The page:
With friends like these, John Major must have wondered last week, who needs enemies? First came Margaret Thatcher, his onetime political mentor and his predecessor as British prime minister. Now Baroness Thatcher, she rose in the House of Lords on June 7 and implicitly accused Major of a “disgraceful betrayal” of British voters by pushing for approval of the Maastricht treaty on European union without first holding a referendum. Then came Norman Lamont, once one of Major’s closest allies, and finance minister until the prime minister finally yielded to political pressures and dumped him from cabinet on May 27.
Last week, Lamont took his revenge. In a scathing assessment of Major’s government delivered in the House of Commons, Lamont portrayed the Tories as weak and drifting. “We give the impression of being in office, but not in power,” he said as Major sat stony-faced in his seat. “Unless this approach is changed, the government will not survive and will not deserve to survive.”
Lamont’s attack could hardly have been more pointed or more damaging to a prime minister already lurching from one political crisis to another. Major astonished his critics 14 months ago when he came from behind and led Britain’s Tories to a fourth straight electoral victory. It has been downhill ever since. A stubborn recession, mounting unemployment and a string of political blunders sent Major’s popularity into a tailspin. He tried to stem the tide by firing Lamont, whose credibility was fatally undermined last September when he was forced to devalue the pound after insisting for weeks that he would not do so. But Major’s image as a weak leader was already firmly fixed in the public mind. In a Gallup poll released on June 4, just 21 per cent of Britons surveyed said that he was doing a good job, the lowest
rating for a prime minister since British polling began in 1938. Lamont’s tirade will only make things worse. Stung by Major’s decision to throw him overboard, he accused his former boss of overreacting to short-term crises and of lacking a long-term vision. That is exactly the criticism that right-wing Tories and independent analysts have aimed at him for months.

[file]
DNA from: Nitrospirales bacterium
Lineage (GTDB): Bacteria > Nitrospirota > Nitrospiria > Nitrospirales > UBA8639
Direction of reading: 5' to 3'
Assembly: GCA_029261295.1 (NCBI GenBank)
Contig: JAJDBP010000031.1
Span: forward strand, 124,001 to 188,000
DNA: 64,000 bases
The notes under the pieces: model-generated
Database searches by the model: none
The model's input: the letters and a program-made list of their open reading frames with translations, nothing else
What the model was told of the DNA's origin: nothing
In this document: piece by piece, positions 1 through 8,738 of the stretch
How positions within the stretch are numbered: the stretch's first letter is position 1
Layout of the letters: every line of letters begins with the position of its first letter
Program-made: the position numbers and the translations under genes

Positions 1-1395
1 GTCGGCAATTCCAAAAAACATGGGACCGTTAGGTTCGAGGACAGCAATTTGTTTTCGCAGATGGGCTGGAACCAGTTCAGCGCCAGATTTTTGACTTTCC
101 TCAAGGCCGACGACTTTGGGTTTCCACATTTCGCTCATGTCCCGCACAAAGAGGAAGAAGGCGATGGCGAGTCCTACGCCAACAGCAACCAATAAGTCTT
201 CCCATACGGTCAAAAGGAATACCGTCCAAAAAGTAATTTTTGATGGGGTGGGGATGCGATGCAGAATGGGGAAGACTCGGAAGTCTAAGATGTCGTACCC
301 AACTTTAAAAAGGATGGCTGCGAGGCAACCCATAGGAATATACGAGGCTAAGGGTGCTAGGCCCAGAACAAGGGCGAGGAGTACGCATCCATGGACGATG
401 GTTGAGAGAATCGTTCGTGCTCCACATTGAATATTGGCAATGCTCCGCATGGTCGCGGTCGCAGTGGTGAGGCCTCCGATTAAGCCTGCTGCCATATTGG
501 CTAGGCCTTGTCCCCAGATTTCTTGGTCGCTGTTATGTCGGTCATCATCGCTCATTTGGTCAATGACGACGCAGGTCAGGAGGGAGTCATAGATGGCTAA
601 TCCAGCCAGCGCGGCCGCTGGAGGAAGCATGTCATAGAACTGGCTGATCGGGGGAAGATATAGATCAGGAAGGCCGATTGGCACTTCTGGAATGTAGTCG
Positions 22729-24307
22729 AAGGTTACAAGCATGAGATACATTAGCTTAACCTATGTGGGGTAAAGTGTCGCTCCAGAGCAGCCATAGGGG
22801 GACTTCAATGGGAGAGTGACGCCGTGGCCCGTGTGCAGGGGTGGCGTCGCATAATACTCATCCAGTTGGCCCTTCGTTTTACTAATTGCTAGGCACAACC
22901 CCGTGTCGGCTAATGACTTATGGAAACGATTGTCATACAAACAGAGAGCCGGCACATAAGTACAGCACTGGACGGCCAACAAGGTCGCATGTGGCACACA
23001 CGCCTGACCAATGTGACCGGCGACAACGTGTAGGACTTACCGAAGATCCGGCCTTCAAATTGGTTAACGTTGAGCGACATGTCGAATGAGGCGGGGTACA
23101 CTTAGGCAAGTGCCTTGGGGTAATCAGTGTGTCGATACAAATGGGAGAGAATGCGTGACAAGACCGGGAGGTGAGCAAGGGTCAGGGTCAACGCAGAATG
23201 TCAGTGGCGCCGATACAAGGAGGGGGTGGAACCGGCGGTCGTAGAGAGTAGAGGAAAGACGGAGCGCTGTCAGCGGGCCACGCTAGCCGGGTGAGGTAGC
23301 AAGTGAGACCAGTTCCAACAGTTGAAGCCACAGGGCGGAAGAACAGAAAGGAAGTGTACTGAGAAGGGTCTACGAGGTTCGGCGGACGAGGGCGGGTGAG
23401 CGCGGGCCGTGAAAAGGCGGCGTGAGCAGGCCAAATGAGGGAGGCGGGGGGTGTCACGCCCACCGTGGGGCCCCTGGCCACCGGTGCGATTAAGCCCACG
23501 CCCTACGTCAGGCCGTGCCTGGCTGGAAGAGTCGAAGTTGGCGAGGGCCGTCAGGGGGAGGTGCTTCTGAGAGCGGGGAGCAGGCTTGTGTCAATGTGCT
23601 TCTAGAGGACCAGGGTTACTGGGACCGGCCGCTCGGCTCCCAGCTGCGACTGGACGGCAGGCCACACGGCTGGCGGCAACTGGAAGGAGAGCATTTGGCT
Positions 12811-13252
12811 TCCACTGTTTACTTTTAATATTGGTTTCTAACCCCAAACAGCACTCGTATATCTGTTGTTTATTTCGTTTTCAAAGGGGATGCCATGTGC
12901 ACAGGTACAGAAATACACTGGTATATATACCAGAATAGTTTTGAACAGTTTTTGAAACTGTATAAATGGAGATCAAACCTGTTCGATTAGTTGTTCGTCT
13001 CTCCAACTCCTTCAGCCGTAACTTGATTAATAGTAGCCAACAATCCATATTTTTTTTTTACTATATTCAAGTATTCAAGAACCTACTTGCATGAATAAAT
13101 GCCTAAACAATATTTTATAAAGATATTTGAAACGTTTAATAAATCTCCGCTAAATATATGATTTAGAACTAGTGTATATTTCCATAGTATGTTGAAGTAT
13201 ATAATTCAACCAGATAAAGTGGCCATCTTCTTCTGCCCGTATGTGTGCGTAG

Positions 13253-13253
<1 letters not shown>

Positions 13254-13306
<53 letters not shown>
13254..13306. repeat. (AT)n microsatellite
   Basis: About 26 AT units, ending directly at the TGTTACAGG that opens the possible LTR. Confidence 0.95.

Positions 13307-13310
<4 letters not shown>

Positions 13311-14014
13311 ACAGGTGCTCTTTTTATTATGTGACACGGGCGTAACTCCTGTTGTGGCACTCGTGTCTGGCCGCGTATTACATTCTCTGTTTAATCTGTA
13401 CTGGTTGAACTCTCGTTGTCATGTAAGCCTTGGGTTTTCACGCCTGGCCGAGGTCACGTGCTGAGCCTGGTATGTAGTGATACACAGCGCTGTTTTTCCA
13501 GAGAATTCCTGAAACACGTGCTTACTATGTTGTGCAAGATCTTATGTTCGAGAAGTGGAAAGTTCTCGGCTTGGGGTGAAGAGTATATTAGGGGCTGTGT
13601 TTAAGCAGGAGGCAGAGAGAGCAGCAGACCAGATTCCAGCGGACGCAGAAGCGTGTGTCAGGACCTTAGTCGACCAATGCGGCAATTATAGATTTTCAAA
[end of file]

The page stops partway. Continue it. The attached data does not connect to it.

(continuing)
Some of the prime minister’s critics go further, suggesting that he was promoted far beyond his talents when the Tories selected him to replace Thatcher in November, 1990. William Rees-Mogg, one of Britain’s most influential commentators, raised eyebrows last month when he dismissively suggested in the London Times that Major should never have risen beyond junior cabinet rank.
Major’s defenders take grim comfort in the fact that almost all Western leaders share his unpopularity. “It’s something that z is quite global,” one of d his senior advisers said as he ticked off a list of leaders, from Prime Minister Brian Mulroney to French President François Mitterrand, whose personal standing among their electorates is also low. They say that Major’s popularity will recover as Britain’s economy returns to prosperity. And although Major’s personal following among Conservatives is not large, he has one significant advantage: while his bitterest party critics are among Thatcher’s old loyalists, that faction has no alternative candidate for the leadership. In fact were Major forced out, his obvious replacement would be Kenneth Clarke, who replaced Lamont as chancellor of the exchequer and whose centre-left views are even more repugnant than Major’s to Tory right-wingers. As a result Major most likely has at least another year to rebuild his popularity before he faces a challenge from within his party.
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